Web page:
SBJ/February 6-12, 2012/Colleges

ACC expansion will pay off in new TV deal

$1M to $2M increase annually per school

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Editor's note: This story is revised from the print edition.

ACC expansion will mean at least $1 million to $2 million a year in additional revenue for each of the conference’s existing schools, according to sources privy to discussions between the league and ESPN.

The addition of Pittsburgh and Syracuse, which will increase the number of teams in the ACC to 14, allowed the league to reopen its current 12-year, $1.86 billion media rights deal with ESPN. Those terms provide each of the 12 existing schools with an average of $13 million a year over the life of the deal.

Photo by: GETTY IMAGES
Under the new terms that are being negotiated, each of the ACC’s 14 schools can expect at least $14 million to $15 million a year, sources said, depending on how negotiations between the conference and ESPN conclude.

That would help the ACC close a fairly significant annual revenue gap with other major conferences. The Pac-12 and Big Ten each are distributing close to $21 million per school a year. The SEC’s deal provides $17 million per school, and the Big 12’s schools
Recent TV deals created a gap between the ACC and other conferences, a driving force in the addition of Syracuse (top) and Pittsburgh.
Photo by: GETTY IMAGES
each average $15 million.

That has made it imperative for the ACC to re-negotiate its deal with ESPN, even though it just went into effect this academic year. It also was a driving force in the league’s decision to grow by two schools.

Neither the ACC nor ESPN would comment on the talks, but industry sources said that in exchange for the financial increases, the ACC likely will give ESPN three more years on the contract, which would take the deal out to 2026.

The ACC’s current 12-year contract with ESPN started with the 2011-12 academic year and was negotiated in 2010.

These new contract talks between the ACC and ESPN come at a time when the dynamic college media rights landscape is heating up again. This fall, both the Bowl Championship Series and the Big East will be taking their rights to market in hopes of big increases over their old deals.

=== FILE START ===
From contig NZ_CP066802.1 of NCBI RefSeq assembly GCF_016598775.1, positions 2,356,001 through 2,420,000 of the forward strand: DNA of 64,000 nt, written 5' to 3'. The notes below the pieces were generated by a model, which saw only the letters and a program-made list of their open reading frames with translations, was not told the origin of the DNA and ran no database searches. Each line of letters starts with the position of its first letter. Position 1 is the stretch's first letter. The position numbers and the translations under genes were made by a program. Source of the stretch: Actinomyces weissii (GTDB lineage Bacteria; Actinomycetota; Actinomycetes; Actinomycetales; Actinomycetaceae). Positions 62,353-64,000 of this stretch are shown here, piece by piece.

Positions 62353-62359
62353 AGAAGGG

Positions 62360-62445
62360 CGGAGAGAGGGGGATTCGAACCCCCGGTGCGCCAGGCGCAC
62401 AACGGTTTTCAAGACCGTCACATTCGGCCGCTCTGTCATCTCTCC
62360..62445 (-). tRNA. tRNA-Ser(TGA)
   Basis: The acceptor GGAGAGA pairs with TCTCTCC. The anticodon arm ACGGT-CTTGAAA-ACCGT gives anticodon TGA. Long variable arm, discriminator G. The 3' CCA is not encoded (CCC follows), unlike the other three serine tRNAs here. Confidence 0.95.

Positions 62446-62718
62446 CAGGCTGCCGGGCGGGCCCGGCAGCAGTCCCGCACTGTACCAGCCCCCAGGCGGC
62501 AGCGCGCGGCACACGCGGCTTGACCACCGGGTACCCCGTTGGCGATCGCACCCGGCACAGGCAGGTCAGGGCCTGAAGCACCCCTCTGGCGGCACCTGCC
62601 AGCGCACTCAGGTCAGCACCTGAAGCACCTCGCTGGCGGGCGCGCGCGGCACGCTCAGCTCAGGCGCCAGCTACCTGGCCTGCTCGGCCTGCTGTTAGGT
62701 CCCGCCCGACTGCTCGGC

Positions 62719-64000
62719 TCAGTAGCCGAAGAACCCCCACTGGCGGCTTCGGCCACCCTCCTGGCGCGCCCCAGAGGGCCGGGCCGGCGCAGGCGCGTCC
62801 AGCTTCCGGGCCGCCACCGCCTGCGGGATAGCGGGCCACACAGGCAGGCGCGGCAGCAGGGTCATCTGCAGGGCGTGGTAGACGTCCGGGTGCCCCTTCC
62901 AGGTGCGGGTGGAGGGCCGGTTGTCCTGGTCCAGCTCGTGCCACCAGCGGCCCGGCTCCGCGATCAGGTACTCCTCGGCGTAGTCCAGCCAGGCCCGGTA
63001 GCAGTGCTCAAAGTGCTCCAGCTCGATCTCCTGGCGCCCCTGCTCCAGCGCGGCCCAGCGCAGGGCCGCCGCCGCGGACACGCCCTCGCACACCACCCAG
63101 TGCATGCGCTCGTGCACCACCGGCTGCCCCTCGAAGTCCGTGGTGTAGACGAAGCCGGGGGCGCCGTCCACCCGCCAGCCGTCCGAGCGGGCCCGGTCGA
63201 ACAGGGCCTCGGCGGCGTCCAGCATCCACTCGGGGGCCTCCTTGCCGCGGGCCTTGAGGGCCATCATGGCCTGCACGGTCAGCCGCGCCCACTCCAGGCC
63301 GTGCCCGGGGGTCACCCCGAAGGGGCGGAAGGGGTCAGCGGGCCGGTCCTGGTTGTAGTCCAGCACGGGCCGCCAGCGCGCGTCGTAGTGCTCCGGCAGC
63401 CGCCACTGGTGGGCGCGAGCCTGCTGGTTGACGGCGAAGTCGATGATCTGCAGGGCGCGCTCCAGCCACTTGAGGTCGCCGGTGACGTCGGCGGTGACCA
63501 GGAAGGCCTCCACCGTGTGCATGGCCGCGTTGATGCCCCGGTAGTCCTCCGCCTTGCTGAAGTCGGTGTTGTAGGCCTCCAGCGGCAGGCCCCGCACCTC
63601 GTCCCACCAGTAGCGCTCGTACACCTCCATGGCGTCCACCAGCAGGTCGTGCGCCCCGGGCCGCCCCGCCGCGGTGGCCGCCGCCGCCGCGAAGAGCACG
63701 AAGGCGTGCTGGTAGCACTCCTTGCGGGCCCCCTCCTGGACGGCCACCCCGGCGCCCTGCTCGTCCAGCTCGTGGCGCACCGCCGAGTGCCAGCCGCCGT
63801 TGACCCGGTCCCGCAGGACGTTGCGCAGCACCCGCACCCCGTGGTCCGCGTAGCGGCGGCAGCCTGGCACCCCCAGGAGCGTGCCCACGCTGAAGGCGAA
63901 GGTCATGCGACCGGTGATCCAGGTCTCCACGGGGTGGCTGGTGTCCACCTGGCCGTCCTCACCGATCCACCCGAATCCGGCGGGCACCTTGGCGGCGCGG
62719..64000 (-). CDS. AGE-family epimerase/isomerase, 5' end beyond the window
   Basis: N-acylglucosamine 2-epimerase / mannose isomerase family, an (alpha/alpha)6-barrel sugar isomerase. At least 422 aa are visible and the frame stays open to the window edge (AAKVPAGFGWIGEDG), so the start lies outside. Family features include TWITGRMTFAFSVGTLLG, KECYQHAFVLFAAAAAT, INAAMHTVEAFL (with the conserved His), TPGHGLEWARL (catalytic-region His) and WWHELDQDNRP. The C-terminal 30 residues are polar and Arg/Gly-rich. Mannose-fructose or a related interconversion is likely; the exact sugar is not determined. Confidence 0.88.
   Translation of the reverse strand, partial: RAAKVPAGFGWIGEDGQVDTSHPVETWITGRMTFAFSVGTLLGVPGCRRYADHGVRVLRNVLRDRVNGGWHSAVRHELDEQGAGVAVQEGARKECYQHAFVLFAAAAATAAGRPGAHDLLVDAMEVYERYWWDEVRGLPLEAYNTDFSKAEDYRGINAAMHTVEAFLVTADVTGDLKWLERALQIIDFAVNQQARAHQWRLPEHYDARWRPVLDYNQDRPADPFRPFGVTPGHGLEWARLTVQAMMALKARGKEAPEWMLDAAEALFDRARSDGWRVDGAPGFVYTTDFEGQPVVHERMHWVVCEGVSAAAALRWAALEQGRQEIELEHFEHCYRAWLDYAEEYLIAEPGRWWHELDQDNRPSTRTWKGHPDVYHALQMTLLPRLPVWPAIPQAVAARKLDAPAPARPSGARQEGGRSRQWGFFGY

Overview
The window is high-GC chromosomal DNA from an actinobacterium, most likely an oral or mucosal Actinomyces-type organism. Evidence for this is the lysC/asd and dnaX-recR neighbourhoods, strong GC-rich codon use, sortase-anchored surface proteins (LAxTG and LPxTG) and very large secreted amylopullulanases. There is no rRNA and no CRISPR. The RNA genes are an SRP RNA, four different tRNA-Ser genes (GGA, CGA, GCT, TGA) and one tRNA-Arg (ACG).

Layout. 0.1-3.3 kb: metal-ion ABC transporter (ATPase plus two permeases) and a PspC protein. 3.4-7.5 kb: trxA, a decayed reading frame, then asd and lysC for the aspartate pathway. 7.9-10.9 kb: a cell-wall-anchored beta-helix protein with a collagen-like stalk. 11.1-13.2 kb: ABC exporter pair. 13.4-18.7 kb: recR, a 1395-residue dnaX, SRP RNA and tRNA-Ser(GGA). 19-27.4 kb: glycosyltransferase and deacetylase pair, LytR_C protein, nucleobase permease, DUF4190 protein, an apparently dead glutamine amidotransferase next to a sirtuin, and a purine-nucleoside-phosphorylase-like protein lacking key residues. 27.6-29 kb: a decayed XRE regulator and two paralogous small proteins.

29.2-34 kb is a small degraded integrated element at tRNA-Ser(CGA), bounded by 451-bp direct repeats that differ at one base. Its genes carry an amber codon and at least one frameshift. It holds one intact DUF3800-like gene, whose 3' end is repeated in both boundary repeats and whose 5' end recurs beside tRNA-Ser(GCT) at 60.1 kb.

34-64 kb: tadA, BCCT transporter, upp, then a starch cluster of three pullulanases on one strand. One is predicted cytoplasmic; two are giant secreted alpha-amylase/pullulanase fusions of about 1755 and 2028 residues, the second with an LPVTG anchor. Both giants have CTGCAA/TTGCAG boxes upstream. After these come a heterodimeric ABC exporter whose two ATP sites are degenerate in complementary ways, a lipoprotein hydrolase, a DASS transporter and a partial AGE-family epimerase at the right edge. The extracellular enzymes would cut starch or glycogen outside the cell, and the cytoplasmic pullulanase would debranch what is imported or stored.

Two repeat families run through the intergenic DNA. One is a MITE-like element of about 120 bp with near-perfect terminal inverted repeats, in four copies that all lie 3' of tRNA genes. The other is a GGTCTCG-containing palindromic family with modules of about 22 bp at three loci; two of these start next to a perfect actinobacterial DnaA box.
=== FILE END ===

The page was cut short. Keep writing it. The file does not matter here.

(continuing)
Both are currently in contracts with ESPN, but the specter of competition from Fox and NBC Universal has college properties confident that these huge rights fee increases will continue.

The SEC, which also expanded with Texas A&M and Missouri, is in a similar position as the ACC, with the ability to go back to the negotiating table with ESPN and CBS. Those two contracts combined currently pay the SEC $205 million annually.

The ACC, which did its original ESPN deal in 2010, was one of the unfortunate conferences that signed off on a long-term contract before the Pac-12 scored the mother lode. The Pac-12’s $250 million-a-year deal with ESPN and Fox last year totally re-set the market.

That put the ACC in a position of needing to expand, or else its schools would have to live with sub-standard revenue numbers that would have put them behind schools in other conferences.

By expanding, the ACC triggered a clause in the TV contract that allowed the ACC and ESPN to go back to the table to negotiate new terms. Those talks have been ongoing since Pitt and Syracuse were added.

Any new terms, however, will not kick in for the ACC until the two schools begin competing in their new conference. That date remains uncertain.